Thursday, September 25, 2014

Entry 72: “Artistic Autist”

Disclaimer A

May. 25. 2014

I’m “Artistic Autist” and perhaps “Autistically Artistic” too…not sure which way sounds better, or how it differs. What do you think? Many of us are artsy aspies, that’s for sure. I know I’m not alone whatsoever. Let’s explore the nature of how intense and painful, though wondrous, this can be.

My chiropractor said that the autistic neurology is a lot to do with being dominated by the part of the brain that wants to “solve.” Then, my husband said in order for the brain to be prompted to solve, it must first be enriched with perception.

We perceive a lot, in fact, so much that it hurts. This can feel like a curse, too; and this is where the sensory issues come in. My sensory issues are so intense, and difficult, that I haven’t said much about them. I wish I’d said more, and I will in my main book especially. However, it’s so difficult to talk about.

This hyper perception must be why the dominating needs to “solve.” Add the fluid intelligence to it, and this produces the looking at something from many different angles, exploring several possibilities, or routes to a similar or same answer. This seems like a logical process, it seems mathematical, but also it’s creative. This is how inventing happens, using design and originality, and also logical processes.

Now, autistic people are all fluid and creative in several ways, even when they aren’t “artsy” per se, and principally into math, science, and/or language. However, many autistic people are very artistic… either primarily, or as a hobby. What I try to tell me people is that even though I’ve taken up this endeavor with writing, I’m primarily an artist, even in my writing. It comes out, in ways that are either appreciated or frowned upon.

Imagine this applied: the extra flare for design, the seeking out, exploring and producing ideas with the colorful enrichment of being “artistically inclined.” This kind of aspie, who adores artistic endeavors, and therapeutically expressing themselves artistically, is often quite intense. They may struggle with overwhelming emotions, and need the outlet of their chosen art form. It’s with things like drawing, painting, sculpture, crafting, music and songwriting, and creating writing. What I mean by creative writing is poetry and artistic prose, using many word pictures, simile, metaphor, allusion, personification and so forth.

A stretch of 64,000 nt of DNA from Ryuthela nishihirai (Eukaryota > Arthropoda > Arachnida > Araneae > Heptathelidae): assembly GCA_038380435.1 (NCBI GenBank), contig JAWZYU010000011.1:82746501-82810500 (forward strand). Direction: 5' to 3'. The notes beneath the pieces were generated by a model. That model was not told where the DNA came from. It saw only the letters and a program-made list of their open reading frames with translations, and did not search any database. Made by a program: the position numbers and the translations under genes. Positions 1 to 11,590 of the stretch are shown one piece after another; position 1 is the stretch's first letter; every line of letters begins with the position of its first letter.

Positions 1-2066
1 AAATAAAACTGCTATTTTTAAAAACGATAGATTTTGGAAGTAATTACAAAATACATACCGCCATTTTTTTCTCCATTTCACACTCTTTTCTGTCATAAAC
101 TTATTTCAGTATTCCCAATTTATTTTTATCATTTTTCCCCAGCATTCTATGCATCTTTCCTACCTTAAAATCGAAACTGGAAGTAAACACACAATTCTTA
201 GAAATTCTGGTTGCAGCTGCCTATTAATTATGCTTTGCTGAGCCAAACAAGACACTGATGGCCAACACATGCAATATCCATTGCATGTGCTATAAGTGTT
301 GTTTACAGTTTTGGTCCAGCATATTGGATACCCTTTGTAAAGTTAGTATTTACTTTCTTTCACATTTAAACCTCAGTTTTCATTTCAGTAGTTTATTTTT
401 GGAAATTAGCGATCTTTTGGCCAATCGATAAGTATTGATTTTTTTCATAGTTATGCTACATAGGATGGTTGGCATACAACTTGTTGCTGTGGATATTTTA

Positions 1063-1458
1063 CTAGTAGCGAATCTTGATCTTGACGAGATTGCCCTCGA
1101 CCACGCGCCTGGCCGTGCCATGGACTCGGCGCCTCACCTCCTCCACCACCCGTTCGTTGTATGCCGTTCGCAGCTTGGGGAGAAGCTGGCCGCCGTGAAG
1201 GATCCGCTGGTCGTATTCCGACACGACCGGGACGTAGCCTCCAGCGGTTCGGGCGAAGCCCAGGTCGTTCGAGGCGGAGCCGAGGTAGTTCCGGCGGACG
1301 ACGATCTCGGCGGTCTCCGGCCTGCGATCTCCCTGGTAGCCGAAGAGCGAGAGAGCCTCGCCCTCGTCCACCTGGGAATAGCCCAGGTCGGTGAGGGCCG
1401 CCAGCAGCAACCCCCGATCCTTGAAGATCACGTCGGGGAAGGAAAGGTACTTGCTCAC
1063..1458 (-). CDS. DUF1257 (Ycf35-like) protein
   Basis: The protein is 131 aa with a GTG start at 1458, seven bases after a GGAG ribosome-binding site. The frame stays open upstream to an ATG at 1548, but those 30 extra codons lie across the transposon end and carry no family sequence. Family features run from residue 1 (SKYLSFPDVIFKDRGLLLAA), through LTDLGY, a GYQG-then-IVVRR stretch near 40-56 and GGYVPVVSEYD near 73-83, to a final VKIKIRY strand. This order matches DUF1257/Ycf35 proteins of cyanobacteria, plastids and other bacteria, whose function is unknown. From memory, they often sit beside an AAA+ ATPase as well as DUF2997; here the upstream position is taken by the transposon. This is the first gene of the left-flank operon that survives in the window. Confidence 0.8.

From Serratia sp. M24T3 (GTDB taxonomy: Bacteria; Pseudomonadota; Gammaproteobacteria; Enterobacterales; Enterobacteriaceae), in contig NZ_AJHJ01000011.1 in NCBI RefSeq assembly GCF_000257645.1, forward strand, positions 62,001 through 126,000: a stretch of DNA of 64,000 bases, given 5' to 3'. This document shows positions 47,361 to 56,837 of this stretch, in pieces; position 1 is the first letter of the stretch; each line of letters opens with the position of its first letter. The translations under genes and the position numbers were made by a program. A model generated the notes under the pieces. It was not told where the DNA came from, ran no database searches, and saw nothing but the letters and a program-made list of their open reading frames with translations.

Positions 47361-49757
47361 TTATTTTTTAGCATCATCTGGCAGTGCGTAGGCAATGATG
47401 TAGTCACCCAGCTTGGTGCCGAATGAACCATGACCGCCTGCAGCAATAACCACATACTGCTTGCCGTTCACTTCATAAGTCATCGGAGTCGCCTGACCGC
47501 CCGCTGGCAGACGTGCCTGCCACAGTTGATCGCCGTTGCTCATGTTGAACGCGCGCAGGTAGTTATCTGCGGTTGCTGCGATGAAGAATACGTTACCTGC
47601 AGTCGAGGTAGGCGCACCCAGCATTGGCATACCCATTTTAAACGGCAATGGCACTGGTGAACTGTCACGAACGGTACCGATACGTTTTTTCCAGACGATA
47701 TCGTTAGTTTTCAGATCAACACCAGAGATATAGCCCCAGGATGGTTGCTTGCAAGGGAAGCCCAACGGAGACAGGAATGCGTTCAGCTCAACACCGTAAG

However, the brain is still in this logical “solve” thing too, in one way or another. So if we intertwine the two together, the brain is very uniquely integrated.  Here is design central! The reason for such heightened perception is because autistic people’s brains are so heavily integrated. The artistic flare applied to this can be a creative genius, coming up with the most amazing art of various types. Some of the great artists now passed were likely autistic, in my belief. The Autistic Artist is often very gifted.

Here’s the double-edged sword though, when the autistic artist does the solving, when they communicate their thoughts, they may sound convoluted to the ones who just don’t get it. In other words, they may sound “nutty.” Now, this kind of brain is like a wild horse that needs to be kept in reign, like a balloon for in which we need to hang onto the string. It can get carried away.

I do believe that there are many unrecognized cases of autistic folks out there who, under heavy stress, likely a lack of diagnosis, mistreatment and abuse, and drug abuse too, may have developed a comorbid major mental illness. Sadly then, the autism has been missed and may be forever more. Many of these people could even be homeless, busking with their music, making jewelry and crafting to get by, reading tarot among other things. Picture it. Again, these are the “lost savants.”